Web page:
As for the “faith” Paul mentions, he likely refers to sanctifying faith, which is the faith that grows in us as the Holy Spirit works in our lives. It includes faith in the truth of God’s Word and faith in the trustworthiness and goodness of God Himself (1 Peter 5:8–9; 1 John 5:4). It’s important to note that faith alone doesn’t protect us from Satan; it’s the object of our faith that matters—God and His powerful presence in our lives. We actively use our faith to extinguish Satan’s attacks. Like Moses, we use faith to say no to sinful temptations. When Satan questions God’s love or concern for us, we use faith to declare God’s unchanging love and promises. Faith helps us resist Satan’s seductive temptations and believe in the value of godliness. So, the shield of faith is like holding up the truth of Scripture against Satan’s lies in the midst of spiritual battles.
In Ephesians 6:17, Paul talks about wearing the “helmet of salvation.” This helmet protected the head, which is vulnerable to deadly blows. While Satan can’t harm the soul, he can attack the mind. Those who are saved have their minds protected by the assurance of salvation in Christ, past, present, and future. Moving on to the soldier’s offensive weapon, the sword, Paul mentions the “sword of the Spirit,” which is the word of God in verse 17. Just as Jesus used Scripture to counter Satan’s attacks, we have the word of God to cut through the enemy’s defences. In addition to this armour, we must maintain constant communication with God through prayer, as mentioned in verse 18. Just like a soldier in battle stays in touch with their commanding officer, we must be in continuous communion with our Lord. Even with all the armour, without this connection, we become vulnerable. So, in summary, the helmet of salvation protects our minds, the word of God is our offensive weapon, and prayer keeps us connected with our Lord in the midst of spiritual battles.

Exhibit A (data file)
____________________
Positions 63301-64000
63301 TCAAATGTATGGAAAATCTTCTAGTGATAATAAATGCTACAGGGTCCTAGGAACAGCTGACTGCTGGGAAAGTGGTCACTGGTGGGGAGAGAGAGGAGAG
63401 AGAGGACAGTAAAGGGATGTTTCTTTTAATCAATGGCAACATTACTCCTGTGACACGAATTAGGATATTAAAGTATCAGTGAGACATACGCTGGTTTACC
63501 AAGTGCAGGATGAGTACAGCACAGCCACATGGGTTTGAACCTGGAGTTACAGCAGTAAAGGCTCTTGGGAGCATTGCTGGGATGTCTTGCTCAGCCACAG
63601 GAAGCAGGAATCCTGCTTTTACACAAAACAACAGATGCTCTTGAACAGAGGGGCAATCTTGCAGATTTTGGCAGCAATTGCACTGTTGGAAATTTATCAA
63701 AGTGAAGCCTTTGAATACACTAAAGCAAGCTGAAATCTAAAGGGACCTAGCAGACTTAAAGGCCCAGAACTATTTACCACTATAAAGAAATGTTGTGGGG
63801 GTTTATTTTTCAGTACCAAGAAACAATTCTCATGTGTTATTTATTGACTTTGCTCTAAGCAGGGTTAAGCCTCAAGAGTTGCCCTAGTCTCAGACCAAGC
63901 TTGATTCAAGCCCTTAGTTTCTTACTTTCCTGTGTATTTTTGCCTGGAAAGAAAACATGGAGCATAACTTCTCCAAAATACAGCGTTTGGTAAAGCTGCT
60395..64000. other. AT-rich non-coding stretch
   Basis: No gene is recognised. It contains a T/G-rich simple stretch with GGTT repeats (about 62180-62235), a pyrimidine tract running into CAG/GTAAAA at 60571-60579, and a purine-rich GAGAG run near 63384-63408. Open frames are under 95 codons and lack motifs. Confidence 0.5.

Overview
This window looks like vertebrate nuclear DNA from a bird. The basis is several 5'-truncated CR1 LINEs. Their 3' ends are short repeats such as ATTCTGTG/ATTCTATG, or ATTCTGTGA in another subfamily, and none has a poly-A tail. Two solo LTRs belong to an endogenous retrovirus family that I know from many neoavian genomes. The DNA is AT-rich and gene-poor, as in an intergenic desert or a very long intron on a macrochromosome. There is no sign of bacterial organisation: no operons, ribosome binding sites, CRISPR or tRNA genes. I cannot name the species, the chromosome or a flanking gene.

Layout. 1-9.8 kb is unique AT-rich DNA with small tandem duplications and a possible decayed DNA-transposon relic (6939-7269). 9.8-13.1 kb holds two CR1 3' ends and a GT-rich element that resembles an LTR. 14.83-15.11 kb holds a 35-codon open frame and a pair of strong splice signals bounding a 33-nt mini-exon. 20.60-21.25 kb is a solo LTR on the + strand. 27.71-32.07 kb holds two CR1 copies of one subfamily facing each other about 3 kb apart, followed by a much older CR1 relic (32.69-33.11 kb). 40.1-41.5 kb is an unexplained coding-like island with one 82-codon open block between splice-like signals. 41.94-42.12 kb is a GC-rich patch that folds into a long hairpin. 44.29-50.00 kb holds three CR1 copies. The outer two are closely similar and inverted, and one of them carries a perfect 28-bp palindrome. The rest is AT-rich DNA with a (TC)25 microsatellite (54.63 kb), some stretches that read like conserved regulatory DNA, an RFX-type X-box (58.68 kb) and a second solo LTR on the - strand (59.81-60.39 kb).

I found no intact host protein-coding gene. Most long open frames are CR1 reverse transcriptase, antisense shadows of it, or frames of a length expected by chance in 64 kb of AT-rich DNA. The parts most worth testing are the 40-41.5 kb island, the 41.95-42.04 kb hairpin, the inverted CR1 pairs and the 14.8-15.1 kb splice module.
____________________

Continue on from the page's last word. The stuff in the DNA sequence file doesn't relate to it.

Praying in the Spirit doesn’t mean speaking in tongues; it means the Holy Spirit helps us communicate with God, praying from the depths of our hearts. Our prayers should be earnest and passionate, not just ritualistic or filled with empty repetitions. Prayer is meaningful, and we should stay alert and pray for ourselves and all fellow believers (verse 18). We’re called to pray for one another. Praying in the Spirit means heartfelt communication with God, and we should pray for all believers and those who spread the gospel like Paul did.
In conclusion, I urge you to put on the whole armour of God as commanded to us in scripture. We must be ready for the spiritual battle every believer in Christ faces. We do so by trusting in God, standing firm in His word, with the help of His Holy Spirit, and doing all for His glory. Amen!
R. C. Sproul, The Purpose of God: Ephesians (Scotland: Christian Focus Publications, 1994).
Sam Storms, Biblical Studies: Ephesians (Edmond, OK: Sam Storms, 2016).
Robert Jamieson, A. R. Fausset, and David Brown, Commentary Critical and Explanatory on the Whole Bible, vol. 2 (Oak Harbor, WA: Logos Research Systems, Inc., 1997).
John Calvin and William Pringle, Commentaries on the Epistles of Paul to the Galatians and Ephesians (Bellingham, WA: Logos Bible Software, 2010).
Source: Douglas Mangum, ed., Lexham Context Commentary: New Testament, Lexham Context Commentary (Bellingham, WA: Lexham Press, 2020), Eph 6:10–17.